The second most abundant element on Earth, not only is silicon vital for producing microchips for the electronics industry, but it is a key component in the manufacture of solar panels, making it a critical material for the green transition.

Silicon/Silica (Si)/(SiO2)

Silicon is the second most common element on Earth1, constituting approximately 25 percent of the Earth’s crust,2 and primarily occurs as silica (SiO2) or SiO2-containing minerals known as silicates. Pure silicon is a metalloid material, meaning that it exhibits properties typical of both metals and non-metals.

The leading use of silicon is as an alloy in the manufacture of ferrosilicon and aluminium-silicon, with more than half of all globally produced silicon used to produce ferrosilicon in 2022.3 Common applications of silicon include manufacturing solar panels from polysilicon, producing semiconductors or integrated circuits on ‘chips’ made from pure silicon, and the use of silica sand and silicates in the construction industry.4 Silicon is therefore not only a critical material in the green transition, it is also a key feedstock for producing the building blocks of all electronic circuits, which have an increasingly ubiquitous presence in our lives.

China is by far the world’s largest producer of silicon, followed by Russia and Brazil. Global silicon reserves are vast and disproportionately large in relation to demand such that quantitative estimates of silicon reserves are not available.5 It is, however, apparent that the most severe ESG risks associated with the silicon supply chain can be found in China, with cases of human rights violations and forced labour reported.

Quartzite is mineral rich in silica, the mining of which has been reported to expose workers to several different health and safety risks, the most widespread risk is contracting a respiratory disease known as silicosis. Workers inhaling silicon dust at quartzite mines can develop silicosis, particularly if mine workers are not equipped with protective face masks.6 The extraction of silicon from sand can also have negative consequences on aquatic landscapes and wildlife by altering the course of rivers and degrading habitats, such has been reported of happening in India or Vietnam.

Main Uses and Attributes

In its purest form, silicon is a dark, non-toxic solid, however it does not occur in its elemental form in nature. It can be found in many rocks and soils bonded with oxygen in the form of silica, or as silicon metal in a wide range of minerals. Silica most commonly occurs in the crystalline form of quartz or quartzite, of which large quantities are present in sand. Quartz and quartzite extraction is most commonly carried out by open pit mining, also referred to as sand mining, and which in some cases involves dredging river or ocean beds.7

Silicon and silica are highly versatile materials that have a large variety of applications in industries such as cosmetics, construction, electronics, and steelmaking. It is a key semiconducting material in the manufacture of integrated circuits and printed circuit boards, thanks to its highly regular molecular structure and wide availability.8 This means that silicon is a vital material in the electronics industry. However, the electronics industry only accounts for approximately 10 percent of the end uses of the various forms of silicon.9 The most common use of silicon is as slag in metallurgical furnaces manufacturing iron and steel, which requires that silica be chemically reduced to high purity silicon.10,11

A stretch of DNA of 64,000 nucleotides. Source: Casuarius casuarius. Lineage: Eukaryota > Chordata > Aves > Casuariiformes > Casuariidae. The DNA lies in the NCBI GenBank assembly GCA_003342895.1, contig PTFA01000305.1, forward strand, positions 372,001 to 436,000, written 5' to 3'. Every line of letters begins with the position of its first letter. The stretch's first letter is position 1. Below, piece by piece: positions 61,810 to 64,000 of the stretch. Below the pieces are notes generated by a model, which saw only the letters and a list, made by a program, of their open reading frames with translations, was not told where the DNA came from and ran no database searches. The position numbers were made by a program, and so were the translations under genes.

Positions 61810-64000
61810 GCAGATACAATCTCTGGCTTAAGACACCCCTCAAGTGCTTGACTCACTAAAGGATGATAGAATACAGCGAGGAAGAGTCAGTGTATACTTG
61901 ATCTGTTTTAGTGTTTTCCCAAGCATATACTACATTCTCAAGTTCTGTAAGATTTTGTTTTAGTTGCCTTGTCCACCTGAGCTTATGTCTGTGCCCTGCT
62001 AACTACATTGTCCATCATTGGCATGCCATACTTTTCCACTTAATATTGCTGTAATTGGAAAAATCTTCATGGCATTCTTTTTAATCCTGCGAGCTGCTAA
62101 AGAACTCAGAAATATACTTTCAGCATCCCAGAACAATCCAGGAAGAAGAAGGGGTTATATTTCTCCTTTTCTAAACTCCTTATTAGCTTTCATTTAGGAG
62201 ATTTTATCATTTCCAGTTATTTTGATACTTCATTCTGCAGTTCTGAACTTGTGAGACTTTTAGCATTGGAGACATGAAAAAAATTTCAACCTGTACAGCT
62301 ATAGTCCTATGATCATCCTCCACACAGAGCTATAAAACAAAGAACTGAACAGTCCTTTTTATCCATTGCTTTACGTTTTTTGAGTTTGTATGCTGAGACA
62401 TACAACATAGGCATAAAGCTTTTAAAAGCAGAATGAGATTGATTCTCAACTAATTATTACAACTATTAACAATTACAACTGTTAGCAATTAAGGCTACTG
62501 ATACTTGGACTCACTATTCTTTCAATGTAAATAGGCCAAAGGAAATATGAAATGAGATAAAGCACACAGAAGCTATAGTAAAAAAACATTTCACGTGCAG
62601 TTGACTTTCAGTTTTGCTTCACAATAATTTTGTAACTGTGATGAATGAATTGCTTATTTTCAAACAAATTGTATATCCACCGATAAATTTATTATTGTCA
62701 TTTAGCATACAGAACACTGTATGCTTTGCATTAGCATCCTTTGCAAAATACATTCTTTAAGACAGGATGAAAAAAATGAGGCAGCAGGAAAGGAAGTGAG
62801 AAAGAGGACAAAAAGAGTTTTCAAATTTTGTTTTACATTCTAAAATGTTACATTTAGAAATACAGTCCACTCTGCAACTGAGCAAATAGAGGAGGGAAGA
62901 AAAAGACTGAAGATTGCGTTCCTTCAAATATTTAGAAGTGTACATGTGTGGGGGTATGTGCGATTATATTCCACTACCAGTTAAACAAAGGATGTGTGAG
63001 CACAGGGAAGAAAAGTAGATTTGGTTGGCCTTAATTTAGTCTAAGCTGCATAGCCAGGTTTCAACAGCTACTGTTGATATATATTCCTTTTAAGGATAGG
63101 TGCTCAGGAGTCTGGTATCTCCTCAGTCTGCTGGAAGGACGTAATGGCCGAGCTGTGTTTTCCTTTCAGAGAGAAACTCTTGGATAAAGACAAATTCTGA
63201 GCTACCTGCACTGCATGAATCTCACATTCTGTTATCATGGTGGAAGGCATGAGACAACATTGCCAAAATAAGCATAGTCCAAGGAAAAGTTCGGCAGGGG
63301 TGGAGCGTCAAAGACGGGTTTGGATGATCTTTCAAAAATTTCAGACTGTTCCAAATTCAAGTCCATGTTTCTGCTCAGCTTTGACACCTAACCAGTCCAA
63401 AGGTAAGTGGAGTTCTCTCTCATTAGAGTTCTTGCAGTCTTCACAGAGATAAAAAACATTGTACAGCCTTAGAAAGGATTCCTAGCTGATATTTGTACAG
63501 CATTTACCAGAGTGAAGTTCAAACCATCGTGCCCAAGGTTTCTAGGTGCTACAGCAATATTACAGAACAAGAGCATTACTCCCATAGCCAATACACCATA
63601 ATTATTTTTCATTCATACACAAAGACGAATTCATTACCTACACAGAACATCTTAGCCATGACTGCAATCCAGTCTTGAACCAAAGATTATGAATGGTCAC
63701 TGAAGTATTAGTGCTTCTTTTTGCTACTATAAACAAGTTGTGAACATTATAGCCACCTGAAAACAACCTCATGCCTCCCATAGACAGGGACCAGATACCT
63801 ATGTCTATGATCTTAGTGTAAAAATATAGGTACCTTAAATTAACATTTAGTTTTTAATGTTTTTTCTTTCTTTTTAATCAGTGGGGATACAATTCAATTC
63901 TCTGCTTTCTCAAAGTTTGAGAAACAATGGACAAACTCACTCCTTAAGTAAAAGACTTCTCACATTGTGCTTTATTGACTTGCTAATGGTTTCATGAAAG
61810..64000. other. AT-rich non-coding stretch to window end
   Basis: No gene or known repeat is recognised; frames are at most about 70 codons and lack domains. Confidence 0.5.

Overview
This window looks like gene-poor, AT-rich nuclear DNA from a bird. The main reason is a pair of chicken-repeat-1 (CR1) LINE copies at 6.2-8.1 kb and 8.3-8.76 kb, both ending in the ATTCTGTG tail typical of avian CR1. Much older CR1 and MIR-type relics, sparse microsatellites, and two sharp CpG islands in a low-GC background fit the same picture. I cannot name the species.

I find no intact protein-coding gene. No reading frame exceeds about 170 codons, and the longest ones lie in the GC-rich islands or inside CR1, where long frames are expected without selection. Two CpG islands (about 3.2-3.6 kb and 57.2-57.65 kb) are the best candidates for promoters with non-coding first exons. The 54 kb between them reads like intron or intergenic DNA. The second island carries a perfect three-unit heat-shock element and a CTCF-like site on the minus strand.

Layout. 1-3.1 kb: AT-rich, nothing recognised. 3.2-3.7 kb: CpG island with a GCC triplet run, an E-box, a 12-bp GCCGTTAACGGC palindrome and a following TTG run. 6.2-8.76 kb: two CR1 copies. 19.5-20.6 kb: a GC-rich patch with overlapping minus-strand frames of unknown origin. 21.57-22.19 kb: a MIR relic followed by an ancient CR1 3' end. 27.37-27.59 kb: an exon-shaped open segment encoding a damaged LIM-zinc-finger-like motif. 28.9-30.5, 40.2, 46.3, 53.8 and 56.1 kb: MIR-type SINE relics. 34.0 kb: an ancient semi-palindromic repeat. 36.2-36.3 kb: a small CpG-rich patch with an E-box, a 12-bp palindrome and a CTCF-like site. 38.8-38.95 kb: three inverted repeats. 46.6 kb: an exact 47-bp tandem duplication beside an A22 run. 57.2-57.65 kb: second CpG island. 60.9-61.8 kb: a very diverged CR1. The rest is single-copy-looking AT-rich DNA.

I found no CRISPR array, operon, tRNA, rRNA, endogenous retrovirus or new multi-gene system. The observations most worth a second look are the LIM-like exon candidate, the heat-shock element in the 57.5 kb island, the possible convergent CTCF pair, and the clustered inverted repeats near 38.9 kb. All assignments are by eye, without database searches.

Silicon is also a key material in the production of solar cells for photovoltaic renewable energy, with polycrystalline silicon, commonly referred to as polysilicon, being increasingly preferred over monocrystalline silicon as the former is less expensive to manufacture.12

Silica and aluminium silicate are used to make cement and concrete, which are some of the most widely used materials in the world, particularly in construction. Silica sands are also the principal ingredient of glass, which is also a ubiquitous material, whereas silicates are used in pottery, heat-resistant ceramics, enamels and in producing certain cosmetics.13

Beyond silicon and silica, there are also silicon-based polymers known as silicones that occur as liquids or flexible plastics that are made from an inorganic combination of silicon and oxygen. Silicones are used as sealants, adhesives, thermal and electrical insulation, and various medical uses such as implants.14

Main Uses

  • Ceramics
  • Cosmetics
  • Electronics
  • Photovoltaic Energy
  • Steel

Key Industries

  • Ceramics
  • Construction
  • Cosmetics
  • Electronics and Communications
  • Renewable energy
  • Steel Making

Key Countries

Top Producer China

Supply Chain Risk

TDi assesses Silicon/Silica for key risks affecting the security of supply, and for its association with artisanal and small-scale mining.

Overall Supply Chain Resilience Risk
Strength of Association with ASM
Very Low Moderate Very High

Country Governance Risks

Silicon/Silica's association with countries experiencing:

Violence and Conflict
Weak Rule of Law
Poor Human Rights
Poor Environmental Governance
Very Low Moderate Very High

Association with ESG issues

TDi Sustainability's data rates Silicon/Silica's association with the following issues as high or very high:

Illicit Financial Flows
Very Low Moderate Very High

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